Current Tour Players
Past Tour Players
Donnay's Past Pros
    Rod Laver  
    Rod Laver, the most prolific of the tennis professionals to use Donnay rackets, had a career record of 392 wins and 99 losses, winning over 198 titles in his career. Laver was ranked number 1 in the world for seven consecutive years. Mr. Laver’s career spanned 18 years and has the distinction of being the only tennis player in history to win the Grand Slam twice.
    Margaret Court  
    Margaret Court, an Australian born tennis professional, was the first woman to win the Tennis Grand Slam. Ms. Court’s tennis career spanned 17 years and included 92 career wins. Ms. Court has the distinction of winning 24 Grand Slam singles titles, a feat not repeated since.  
    Cliff Drysdale  
    Cliff Drysdale was one of the Handsome Eight of tennis. The Handsome Eight were the first eight players to join Lamar Hunt in creating the World Championship of Tennis, the first open professional tour. Mr. Drysdale joined John Newcombe, Tony Roche, Dennis Ralston, and four other players to create the first Tour. Mr. Drysdale’s tennis career began as a player, winning 11 titles including the 1972 US Open doubles title and continued until today as the colorful voice of tennis as an announcer for the major television networks.  
    Bjorn Borg  
    In 1975, after winning his first Grand Slam title at Roland Garros, Bjorn Borg signed his first contract with Donnay to play the Donnay Allwood racket. Mr. Borg is a Swedish born player who flared his famous topsin style of tennis and became the inspiration for a generation of tennis players. Mr. Borg was the only player of his era to win 5 consecutive Wimbledon titles. He also won 4 consecutive French Open titles. In all, Mr. Borg won 100 singles titles during his 12 years as a professional with a Donnay racket. He is considered the most prolific tennis player in history.  
    Vijay Amritraj  
    A former professional tennis player from India, Vijay reached a world ranking of #16 in July, 1980 and was awarded the ATP Most Improved Player award in 1973. He was known for his chip-and-charge tactics and serve-and-volley game, making him a natural on grass courts. He has recorded wins over some legendary players, including Rod Laver, Jimmy Connors, and John McEnroe. As the captain of the India Davis Cup team, he reached the finals in 1974 and 1987. Upon retirement in 1993, he began a career in sportscasting with a brief stint as an actor; most notably playing the role of "Vijay" in the 1983 James Bond movie "Octopussy".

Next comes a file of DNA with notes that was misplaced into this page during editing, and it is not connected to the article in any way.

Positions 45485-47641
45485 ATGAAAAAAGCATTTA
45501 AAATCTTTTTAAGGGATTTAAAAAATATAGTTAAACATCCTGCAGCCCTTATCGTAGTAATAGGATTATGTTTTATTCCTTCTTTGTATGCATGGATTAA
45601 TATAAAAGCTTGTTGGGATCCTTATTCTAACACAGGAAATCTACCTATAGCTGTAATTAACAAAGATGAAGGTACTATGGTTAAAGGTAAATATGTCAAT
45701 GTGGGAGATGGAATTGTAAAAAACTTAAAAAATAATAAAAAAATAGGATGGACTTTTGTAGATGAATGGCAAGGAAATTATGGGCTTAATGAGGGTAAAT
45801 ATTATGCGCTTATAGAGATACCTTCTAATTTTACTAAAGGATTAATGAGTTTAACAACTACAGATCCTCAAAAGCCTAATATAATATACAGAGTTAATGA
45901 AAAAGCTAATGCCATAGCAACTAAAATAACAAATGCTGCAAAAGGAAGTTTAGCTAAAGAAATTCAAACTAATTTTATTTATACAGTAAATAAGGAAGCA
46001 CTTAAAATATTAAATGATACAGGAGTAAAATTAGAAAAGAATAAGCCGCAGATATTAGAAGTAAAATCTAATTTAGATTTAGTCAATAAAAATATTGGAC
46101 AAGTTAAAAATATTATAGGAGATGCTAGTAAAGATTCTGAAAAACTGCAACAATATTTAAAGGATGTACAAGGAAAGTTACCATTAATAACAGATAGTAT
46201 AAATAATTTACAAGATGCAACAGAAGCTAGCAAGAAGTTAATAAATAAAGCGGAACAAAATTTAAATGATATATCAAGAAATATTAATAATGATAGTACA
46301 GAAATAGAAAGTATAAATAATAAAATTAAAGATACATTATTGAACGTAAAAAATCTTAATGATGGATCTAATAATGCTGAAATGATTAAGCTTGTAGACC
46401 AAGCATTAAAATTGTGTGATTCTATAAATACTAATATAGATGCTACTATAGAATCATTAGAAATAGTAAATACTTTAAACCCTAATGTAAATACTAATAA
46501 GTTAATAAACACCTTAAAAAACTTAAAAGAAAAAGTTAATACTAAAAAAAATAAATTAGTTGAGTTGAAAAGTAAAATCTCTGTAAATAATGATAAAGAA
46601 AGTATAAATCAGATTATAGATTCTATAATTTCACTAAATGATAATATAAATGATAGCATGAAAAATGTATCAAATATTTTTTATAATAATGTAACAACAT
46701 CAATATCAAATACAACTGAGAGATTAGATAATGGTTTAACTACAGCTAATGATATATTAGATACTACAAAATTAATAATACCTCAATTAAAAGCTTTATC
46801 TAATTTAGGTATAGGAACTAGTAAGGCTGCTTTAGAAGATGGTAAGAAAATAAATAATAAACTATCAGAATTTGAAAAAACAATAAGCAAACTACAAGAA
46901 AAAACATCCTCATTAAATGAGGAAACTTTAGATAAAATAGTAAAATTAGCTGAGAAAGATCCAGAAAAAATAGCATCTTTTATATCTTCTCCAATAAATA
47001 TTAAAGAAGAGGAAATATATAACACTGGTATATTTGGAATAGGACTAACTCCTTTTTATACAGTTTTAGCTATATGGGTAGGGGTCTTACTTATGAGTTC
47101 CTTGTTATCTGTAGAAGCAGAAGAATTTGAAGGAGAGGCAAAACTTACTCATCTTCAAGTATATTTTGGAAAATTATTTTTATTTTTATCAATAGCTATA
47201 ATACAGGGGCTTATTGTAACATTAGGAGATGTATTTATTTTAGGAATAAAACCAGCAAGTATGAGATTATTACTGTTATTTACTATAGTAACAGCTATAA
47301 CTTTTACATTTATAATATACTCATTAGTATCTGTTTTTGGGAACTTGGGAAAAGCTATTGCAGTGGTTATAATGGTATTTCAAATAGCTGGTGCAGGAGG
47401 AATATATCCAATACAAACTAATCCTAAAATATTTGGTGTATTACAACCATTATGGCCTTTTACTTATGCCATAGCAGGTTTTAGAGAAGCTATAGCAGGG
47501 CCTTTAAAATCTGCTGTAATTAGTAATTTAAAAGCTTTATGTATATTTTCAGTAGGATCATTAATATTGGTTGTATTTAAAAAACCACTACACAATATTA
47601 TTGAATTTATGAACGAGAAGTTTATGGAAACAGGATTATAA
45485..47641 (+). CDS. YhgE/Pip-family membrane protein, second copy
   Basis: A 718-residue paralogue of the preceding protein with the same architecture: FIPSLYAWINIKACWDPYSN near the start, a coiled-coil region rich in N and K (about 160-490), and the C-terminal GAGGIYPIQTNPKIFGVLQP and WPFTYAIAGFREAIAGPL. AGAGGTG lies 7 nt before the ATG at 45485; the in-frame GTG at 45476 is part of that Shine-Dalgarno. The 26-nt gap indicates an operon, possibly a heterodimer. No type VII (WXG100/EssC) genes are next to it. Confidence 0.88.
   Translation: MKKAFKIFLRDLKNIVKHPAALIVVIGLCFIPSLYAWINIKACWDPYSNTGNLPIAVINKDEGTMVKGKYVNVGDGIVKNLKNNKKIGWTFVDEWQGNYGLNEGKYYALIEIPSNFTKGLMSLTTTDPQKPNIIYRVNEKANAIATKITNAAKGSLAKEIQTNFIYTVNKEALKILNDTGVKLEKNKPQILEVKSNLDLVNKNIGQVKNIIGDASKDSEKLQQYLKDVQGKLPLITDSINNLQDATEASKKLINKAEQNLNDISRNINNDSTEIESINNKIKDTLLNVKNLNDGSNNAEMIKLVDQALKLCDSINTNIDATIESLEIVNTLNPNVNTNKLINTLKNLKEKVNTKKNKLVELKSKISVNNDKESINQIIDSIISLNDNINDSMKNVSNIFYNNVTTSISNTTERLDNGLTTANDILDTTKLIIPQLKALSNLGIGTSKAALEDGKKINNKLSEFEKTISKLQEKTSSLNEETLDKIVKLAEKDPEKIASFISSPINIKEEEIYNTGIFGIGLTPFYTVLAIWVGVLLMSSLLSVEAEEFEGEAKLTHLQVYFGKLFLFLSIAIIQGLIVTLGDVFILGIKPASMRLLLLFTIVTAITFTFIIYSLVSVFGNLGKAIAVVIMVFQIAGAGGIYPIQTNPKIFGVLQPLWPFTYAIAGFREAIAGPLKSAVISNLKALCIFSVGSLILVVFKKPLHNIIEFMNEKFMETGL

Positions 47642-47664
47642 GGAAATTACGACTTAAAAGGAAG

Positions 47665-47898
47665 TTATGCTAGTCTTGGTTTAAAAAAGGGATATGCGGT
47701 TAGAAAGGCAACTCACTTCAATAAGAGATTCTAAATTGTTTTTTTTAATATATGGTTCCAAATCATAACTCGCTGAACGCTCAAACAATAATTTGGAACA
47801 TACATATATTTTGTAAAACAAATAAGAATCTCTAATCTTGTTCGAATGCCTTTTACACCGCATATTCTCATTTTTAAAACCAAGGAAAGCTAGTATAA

Jimmy Arias  
    James ("Jimmy") Arias is a former top-ranked tennis touring professional player from the United States. From Grand Island, near Buffalo, New York, Arias's peak year was 1983, when as a 19 year-old he finished the year ranked World No. 6, having reached the U.S. Open semi-finals, and winning the Italian Open and three other tour grand prix events. A baseliner, Arias was a tennis prodigy, turning pro at age 16 in 1980. He reached his career high ranking of World No. 5 in April 1984. He retired from the tour in 1994, having amassed a 286–223 singles playing record and over $1,800,000 in prize money. With former World No. 2 tennis player, Andrea Jaeger, he won the 1982 French Open Mixed Doubles Championship. Today, Arias serves as a commentator for ESPN International and the Tennis Channel. Arias served as an analyst for NBC Sports coverage of Tennis at the 2008 Summer Olympics.  
    Andre Agassi  
    In 1992, Andre Agassi won his first of 68 career titles, winning Wimbledon using a Donnay Pro One racket. Mr. Agassi went on be the only male player to win the career Golden Slam. Mr. Agassi won all four Grand Slam tournaments as well as the Olympic Gold Medal. His career spanned 20 years, during which, he became third on the all time list for earnings.  
    Greg Rusedski  
    Rusedski's first career singles tournament title was at the Hall of Fame Championship in Newport, Rhode Island in 1993. Rusedski reached the singles final of the U.S. Open in 1997, where he lost to Pat Rafter in four sets, (shortly thereafter reaching his career high rank of World No. 4). He also won theBBC Sports Personality of the Year Award. Rusedski, won the Grand Slam Cup in 1999. Rusedski was defeated in the second round of Wimbledon in 2005 by Joachim Johansson of Sweden 7–6(10), 3–6, 6–4, 7–6(5). Following that disappointment, Rusedski had a successful July. He successfully defended his title at the Hall of Fame Championship, defeating Vince Spadea in the final. This was the first time he had successfully defended a title and the third time he had won the championship. He then reached the semifinals at both the RCA Championships in Indianapolis, losing to Taylor Dent, and the Canada Masterstournament in Montreal, losing to Andre Agassi.  

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